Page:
In an era characterized by the rapid evolution of the concept of literacy, the Handbook of Research on Teaching Literacy Through the Communicative and Visual Arts focuses on multiple ways in which learners gain access to knowledge and skills. The handbook explores the possibilities of broadening current conceptualizations of literacy to include the full array of the communicative arts (reading, writing, speaking, listening, viewing) and to focus on the visual arts of drama, dance, film, art, video, and computer technology. The communicative and visual arts encompass everything from novels and theatrical performances to movies and video games. In today's world, new methods for transmitting information have been developed that include music, graphics, sound effects, smells, and animations. While these methods have been used by television shows and multimedia products, they often represent an unexplored resource in the field of education. By broadening our uses of these media, formats, and genres, a greater number of students will be motivated to see themselves as learners. In 64 chapters, organized in seven sections, teachers and other leading authorities in the field of literacy provide direction for the future: I. Theoretical Bases for Communicative and Visual Arts Teaching Paul Messaris, Section Editor II. Methods of Inquiry in Communicative and Visual Arts Teaching Donna Alvermann, Section Editor III. Research on Language Learners in Families, Communities, and Classrooms Vicki Chou, Section Editor IV. Research on Language Teachers: Conditions and Contexts Dorothy Strickland, Section Editor V. Expanding Instructional Environments: Teaching, Learning, and Assessing the Communicative and Visual Arts Nancy Roser, Section Editor VI. Research Perspectives on the Curricular, Extracurricular, and Policy Perspectives James Squire, Section Editor VII. Voices from the Field Bernice Cullinan and Lee Galda, Section Editors The International Reading Association has compiled in the Handbook of Research on Teaching Literacy Through the Communicative and Visual Arts an indispensable set of papers for educators that will enable them to conceptualize literacy in much broader contexts than ever before. The information contained in this volume will be extremely useful in planning literacy programs for our students for today and tomorrow.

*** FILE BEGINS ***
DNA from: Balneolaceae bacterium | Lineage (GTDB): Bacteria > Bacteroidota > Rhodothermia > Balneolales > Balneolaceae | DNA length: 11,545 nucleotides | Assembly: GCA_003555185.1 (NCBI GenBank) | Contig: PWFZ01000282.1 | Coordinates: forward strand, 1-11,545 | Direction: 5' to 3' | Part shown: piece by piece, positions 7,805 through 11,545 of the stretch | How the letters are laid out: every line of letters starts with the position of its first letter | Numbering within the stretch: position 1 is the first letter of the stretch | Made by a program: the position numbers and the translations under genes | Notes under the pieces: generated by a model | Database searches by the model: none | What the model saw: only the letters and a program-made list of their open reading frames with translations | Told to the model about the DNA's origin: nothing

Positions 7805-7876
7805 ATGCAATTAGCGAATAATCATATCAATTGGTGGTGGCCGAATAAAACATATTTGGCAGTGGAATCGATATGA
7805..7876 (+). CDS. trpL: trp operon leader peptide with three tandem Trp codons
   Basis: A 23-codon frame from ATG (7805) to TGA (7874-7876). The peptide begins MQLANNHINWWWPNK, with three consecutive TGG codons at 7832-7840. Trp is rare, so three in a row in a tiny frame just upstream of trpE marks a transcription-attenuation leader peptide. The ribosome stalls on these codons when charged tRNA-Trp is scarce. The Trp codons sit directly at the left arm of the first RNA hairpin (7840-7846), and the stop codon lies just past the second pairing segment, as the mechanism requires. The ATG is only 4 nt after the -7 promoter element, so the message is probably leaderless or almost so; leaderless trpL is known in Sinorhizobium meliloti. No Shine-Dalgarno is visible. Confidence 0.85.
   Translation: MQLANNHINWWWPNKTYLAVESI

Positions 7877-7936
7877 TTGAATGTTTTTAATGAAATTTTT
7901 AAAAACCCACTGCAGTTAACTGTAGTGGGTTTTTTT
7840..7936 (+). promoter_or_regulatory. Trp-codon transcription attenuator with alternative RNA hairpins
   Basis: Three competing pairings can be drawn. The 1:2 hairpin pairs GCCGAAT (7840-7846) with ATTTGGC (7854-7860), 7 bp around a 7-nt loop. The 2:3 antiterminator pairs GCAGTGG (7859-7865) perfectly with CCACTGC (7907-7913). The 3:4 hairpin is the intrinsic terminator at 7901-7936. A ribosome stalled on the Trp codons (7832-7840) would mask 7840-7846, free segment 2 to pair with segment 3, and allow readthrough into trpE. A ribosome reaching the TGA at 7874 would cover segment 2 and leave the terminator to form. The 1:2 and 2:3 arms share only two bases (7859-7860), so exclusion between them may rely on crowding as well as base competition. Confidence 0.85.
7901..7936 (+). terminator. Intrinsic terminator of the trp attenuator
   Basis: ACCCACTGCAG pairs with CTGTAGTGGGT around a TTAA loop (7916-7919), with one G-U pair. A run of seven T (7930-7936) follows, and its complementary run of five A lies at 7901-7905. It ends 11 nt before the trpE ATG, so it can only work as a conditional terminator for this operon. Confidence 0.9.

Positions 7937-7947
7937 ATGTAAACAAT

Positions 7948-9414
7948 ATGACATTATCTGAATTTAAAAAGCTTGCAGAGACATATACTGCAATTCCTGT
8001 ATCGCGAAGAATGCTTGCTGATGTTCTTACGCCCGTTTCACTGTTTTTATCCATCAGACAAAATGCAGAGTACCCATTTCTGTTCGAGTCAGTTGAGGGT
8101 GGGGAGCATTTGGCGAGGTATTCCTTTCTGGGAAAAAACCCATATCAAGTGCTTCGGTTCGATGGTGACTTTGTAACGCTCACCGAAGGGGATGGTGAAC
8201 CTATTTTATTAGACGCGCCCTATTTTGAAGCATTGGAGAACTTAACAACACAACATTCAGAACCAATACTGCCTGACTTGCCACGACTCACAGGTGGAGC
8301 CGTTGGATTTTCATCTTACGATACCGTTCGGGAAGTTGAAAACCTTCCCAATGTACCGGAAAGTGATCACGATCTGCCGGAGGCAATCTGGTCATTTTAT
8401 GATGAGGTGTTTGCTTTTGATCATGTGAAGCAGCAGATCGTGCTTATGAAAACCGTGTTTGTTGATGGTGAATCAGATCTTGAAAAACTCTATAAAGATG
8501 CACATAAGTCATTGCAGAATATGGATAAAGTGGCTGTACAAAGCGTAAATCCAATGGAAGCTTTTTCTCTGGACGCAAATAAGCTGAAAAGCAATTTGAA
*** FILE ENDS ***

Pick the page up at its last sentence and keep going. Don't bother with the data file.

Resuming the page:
|Author||: Nanette Neudeck Gefreh|
|Author||: Adele Devine|
|Editor||: Jessica Kingsley Publishers|
This book takes a fresh look at approaches to teaching reading, writing and communication skills. It presents a wealth of innovative ideas specifically designed to support visual learners, including those with autism spectrum conditions and special educational needs. Some children are more responsive to visual stimulation than spoken words, and this book shows how to engage these children in literacy lessons by using strategies that cover everything from the latest assistive technology to getting creative on a limited budget. There are tips for sharing stories with children who find it hard to sit still, supporting reluctant writers, enabling the pre-verbal child to answer questions and helping the child who never stops talking to develop listening skills. The strategies are supported by practical resources, examples and case studies, to show how to instil in children the confidence to create and share their thoughts. This is a must-have resource for special education teachers and coordinators, as well as speech and language therapists, looking for new strategies for teaching literacy.
|Author||: Jo Anne Vasquez|
|Editor||: NSTA Press|
Teaches educators how to help their students develop skills in interpreting photographs, charts, diagrams, figures, labels, and graphic symbols. --from publisher description
|Author||: Steve Moline|
|Editor||: Teachers Publishing Group Incorporated|
Steve Moline demonstrates some ways of teaching visual literacy in a classroom. Fourth graders from Mount Pleasant School, Nashua, N.H. took part in the demonstration.
|Author||: Margo Southall|
|Editor||: Teaching Resources|
Provides hundreds of leveled activities with reproducible planning sheets and student pages to support centers in fluency, reading comprehension, and word study.